Right now the city’s budget allocates $31 million for the District Attorney’s office. That figure remains unchanged, Williams said, which essentially amounts to a budget cut. Taking into consideration the current budget constraints, he’s not asking for more new money, he believes, but that his department be returned a portion of the millions of dollars they’ve saved through new programs and initiatives over the last two years. Specifically, Williams is requesting an increase of $636,675 that would be used to hire 13 new assistant district attorneys.
The additional attorneys would free up seasoned assistant district attorneys to prosecute more violent offenders.
“Being able to hire them will permit me to have our more experienced prosecutors handle our increasing numbers of violent cases, especially homicides, non-fatal shootings and rapes,” Williams said.
As of May 2 there have been 114 murders in Philadelphia. One of the victims was Clarice Douglas of the 1500 block of Corlies Street. Douglas was gunned down in the middle of the afternoon when two young Black males began shooting at each other. Douglas, who was standing on her porch waiting for her children to come home from school, was struck several times.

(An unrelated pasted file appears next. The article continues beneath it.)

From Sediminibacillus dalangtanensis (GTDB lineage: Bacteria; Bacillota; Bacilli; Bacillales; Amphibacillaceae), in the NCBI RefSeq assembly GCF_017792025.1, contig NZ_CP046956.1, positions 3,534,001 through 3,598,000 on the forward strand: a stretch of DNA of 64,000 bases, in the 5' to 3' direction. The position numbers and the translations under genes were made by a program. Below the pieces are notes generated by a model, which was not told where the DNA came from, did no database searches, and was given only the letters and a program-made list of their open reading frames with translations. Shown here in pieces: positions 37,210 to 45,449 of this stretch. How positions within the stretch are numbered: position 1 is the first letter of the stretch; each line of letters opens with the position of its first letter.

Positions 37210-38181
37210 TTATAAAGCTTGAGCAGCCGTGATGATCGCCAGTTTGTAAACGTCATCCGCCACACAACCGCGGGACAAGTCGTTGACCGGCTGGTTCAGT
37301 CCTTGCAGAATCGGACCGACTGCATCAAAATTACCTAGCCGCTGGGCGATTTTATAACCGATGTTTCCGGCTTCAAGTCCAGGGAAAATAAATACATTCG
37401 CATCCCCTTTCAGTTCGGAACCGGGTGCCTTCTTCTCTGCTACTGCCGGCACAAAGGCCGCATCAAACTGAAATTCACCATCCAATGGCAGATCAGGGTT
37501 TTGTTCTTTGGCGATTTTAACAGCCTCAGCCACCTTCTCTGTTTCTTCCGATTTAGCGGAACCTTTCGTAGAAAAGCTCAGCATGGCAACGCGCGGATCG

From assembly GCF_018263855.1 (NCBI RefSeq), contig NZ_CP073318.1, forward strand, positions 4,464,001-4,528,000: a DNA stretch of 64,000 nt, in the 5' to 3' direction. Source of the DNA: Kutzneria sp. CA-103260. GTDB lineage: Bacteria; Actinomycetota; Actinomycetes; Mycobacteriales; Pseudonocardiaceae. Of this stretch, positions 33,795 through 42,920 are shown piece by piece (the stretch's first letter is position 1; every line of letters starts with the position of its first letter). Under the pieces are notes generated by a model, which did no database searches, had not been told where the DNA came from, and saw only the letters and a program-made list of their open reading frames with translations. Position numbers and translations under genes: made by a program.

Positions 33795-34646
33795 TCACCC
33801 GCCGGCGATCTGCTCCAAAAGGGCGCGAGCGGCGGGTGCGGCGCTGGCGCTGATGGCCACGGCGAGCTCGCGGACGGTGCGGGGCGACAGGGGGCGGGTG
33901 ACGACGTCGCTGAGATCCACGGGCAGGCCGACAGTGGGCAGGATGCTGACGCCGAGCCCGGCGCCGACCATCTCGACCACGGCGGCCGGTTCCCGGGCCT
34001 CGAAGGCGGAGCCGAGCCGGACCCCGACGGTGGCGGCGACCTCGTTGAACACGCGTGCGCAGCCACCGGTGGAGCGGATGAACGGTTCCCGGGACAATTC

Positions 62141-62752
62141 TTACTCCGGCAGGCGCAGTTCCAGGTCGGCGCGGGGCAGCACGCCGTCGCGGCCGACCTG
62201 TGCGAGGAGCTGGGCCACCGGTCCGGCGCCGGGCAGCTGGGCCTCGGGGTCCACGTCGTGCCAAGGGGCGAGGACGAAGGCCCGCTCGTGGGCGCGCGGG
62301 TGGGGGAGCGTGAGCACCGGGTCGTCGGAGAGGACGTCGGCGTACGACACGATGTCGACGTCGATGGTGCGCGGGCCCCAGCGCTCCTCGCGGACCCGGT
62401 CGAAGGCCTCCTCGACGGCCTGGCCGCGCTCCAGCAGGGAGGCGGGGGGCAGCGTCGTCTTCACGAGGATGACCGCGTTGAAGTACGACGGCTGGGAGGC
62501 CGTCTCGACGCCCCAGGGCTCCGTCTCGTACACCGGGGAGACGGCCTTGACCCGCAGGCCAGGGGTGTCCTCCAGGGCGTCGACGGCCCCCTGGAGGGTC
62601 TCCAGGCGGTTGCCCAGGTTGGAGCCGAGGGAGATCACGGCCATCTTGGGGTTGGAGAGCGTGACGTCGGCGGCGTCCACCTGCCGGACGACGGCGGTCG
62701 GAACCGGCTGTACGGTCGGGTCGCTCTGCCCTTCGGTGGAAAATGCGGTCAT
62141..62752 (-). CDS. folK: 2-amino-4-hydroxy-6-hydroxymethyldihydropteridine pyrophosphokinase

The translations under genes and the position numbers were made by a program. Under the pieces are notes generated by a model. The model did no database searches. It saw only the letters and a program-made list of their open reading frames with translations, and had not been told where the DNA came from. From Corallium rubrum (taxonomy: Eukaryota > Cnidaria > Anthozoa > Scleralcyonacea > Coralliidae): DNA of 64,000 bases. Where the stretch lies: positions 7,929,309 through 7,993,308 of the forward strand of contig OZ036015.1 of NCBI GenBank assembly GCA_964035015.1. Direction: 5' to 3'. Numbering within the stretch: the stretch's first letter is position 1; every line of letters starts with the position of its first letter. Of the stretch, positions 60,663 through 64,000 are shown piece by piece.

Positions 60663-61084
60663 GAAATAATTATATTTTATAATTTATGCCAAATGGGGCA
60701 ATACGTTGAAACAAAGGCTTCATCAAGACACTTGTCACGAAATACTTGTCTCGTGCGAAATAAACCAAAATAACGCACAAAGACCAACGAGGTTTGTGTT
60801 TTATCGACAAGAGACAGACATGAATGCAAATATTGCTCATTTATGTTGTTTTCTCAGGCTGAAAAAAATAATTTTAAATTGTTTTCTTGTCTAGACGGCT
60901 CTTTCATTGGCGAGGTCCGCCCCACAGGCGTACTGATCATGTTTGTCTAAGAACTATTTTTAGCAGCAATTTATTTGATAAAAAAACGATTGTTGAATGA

One of the suspects was wounded and is under arrest but the second suspect, Shekinah Williams, remains at large. Williams, 28, from the 2100 block of Sears Street, has been incarcerated before. There is a $5,000 reward being offered for his arrest and conviction; $2,500 was donated by State Senator Anthony Williams and $2,500 from developer Mark Nicoletti.